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Careers in Clinical Research: Obstacles and Opportunities
now believe that the triple-threat is no longer feasible and that a clinician can focus on being outstanding in only one, or possibly two, of these areas. This chapter explores the number of faculty available for performing clinical research, examines some of the barriers to careers in clinical research, and suggests some solutions for overcoming the impediments to these career paths.
ENVIRONMENT FOR CLINICAL RESEARCH
Clinical research can be conducted in numerous sites, but the primary locus of most clinical research has been the academic medical center. There are currently 126 accredited allopathic medical schools in the United States, 14 of which are free standing and 112 of which are affiliated with a university. In addition, some academic medical centers are closely affiliated with schools of nursing, pharmacy, or allied health. To trace the course of development to the modern academically based clinical research environment, it is useful to reflect on the history of academic medical centers.
Prior to this century, medical education was the province of voluntary private practitioners. Over the past 100 years, medical education in the United States has undergone vast changes. At the turn of the century there were approximately 155 medical schools in the United States and Canada, and there were three predominant models: the hospital-based clinical model, in which students were trained through programs similar to apprenticeships; the university-based model; and the proprietary or for-profit schools (Burke, 1992). In 1910 Abraham Flexner published a report, "Medical Education in the United States and Canada," based on personal visits and surveys of medical schools (Flexner, 1910). By the time Flexner issued his report, the university-based teaching model was beginning to gain broad acceptance in the United States. Flexner endorsed this model and recommended that the responsibility of medical education be delegated to full-time faculty members who would also be involved in advancing knowledge in medical science as well as training physicians. Moreover, Flexner's description of the for-profit medical schools and the low educational standards of these schools led to the closure of many schools and reforms in a large number of the schools that remained. Flexner's report may thus have served as the catalyst for the shift to staff clinical departments with full-time faculty. This change to full-time faculty in the university-based medical centers, combined with an academic organization similar to those in the other parts of universities, made the medical school more like the rest of the university, with a greater emphasis on scholarly achievement (Fye, 1991).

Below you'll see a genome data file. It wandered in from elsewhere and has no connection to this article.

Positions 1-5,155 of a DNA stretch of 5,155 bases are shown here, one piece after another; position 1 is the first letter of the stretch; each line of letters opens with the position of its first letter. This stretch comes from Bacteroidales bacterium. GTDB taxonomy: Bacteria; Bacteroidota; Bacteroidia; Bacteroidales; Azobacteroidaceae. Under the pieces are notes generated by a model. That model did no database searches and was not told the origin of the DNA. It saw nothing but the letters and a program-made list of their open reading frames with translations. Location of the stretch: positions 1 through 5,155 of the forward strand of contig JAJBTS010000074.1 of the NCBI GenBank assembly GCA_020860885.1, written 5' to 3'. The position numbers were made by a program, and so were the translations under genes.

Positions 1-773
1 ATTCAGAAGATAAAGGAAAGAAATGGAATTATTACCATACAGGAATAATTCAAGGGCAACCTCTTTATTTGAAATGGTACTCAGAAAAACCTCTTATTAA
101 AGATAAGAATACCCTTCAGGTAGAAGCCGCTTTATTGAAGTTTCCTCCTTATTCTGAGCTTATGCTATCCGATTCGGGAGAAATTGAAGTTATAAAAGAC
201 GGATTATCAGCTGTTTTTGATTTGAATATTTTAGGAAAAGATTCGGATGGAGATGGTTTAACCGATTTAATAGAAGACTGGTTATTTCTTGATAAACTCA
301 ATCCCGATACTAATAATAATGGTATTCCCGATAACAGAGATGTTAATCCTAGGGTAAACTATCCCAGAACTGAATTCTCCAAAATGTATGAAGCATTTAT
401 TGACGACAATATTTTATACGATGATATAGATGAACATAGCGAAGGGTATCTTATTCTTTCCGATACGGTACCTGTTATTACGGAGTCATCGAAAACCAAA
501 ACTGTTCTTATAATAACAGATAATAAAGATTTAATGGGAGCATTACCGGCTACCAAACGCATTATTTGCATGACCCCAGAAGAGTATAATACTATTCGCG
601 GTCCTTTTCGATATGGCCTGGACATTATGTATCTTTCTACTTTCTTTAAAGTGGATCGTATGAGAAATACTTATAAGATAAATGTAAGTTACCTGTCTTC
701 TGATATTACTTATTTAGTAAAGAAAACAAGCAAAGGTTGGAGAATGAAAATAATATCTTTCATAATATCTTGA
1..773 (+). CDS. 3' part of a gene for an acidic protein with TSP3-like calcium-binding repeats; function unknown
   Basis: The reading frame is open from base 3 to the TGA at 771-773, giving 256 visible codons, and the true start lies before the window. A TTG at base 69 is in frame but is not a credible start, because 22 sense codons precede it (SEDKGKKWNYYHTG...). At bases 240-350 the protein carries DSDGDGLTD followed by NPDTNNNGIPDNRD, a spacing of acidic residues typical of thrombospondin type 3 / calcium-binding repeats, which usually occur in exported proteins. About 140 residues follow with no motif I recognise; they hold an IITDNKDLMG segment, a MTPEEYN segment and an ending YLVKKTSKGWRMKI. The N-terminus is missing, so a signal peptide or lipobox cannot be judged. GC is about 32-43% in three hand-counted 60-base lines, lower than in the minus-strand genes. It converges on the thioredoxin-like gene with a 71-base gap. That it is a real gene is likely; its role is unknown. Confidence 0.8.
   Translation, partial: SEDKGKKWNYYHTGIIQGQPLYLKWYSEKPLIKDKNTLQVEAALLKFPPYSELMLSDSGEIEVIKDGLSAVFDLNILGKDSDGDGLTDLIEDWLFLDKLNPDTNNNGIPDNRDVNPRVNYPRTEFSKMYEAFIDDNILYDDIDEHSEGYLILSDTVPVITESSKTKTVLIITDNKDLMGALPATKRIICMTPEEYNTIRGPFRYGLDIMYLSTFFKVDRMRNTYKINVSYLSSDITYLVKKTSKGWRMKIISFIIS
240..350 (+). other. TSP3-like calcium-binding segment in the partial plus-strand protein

Largely as a result of the Flexner report, the number of medical schools in the United States dropped to 80 by 1925. Following World War II, the number of medical schools began to rise again as a result of a variety of forces. In 1940 there were about 2,800 full-time medical school faculty. By 1950, the number